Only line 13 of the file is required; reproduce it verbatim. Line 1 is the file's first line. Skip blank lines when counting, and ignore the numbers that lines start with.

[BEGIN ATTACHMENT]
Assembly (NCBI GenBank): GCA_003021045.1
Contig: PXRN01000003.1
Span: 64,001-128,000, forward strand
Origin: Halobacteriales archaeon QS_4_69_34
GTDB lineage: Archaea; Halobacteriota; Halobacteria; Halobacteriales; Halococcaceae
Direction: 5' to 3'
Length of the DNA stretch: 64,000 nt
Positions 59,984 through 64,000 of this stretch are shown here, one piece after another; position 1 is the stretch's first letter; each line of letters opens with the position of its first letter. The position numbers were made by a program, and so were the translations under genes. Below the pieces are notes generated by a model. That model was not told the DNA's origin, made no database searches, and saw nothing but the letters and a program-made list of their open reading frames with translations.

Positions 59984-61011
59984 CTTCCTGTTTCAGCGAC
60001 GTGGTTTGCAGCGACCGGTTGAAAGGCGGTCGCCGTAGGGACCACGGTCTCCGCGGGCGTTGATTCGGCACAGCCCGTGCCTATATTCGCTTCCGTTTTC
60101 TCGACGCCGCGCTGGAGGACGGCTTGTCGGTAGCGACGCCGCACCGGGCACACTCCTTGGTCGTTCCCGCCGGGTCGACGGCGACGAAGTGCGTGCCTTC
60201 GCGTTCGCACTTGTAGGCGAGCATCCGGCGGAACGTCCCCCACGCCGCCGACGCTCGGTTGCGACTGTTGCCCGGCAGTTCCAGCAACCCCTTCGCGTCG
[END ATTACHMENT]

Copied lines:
60201 GCGTTCGCACTTGTAGGCGAGCATCCGGCGGAACGTCCCCCACGCCGCCGACGCTCGGTTGCGACTGTTGCCCGGCAGTTCCAGCAACCCCTTCGCGTCG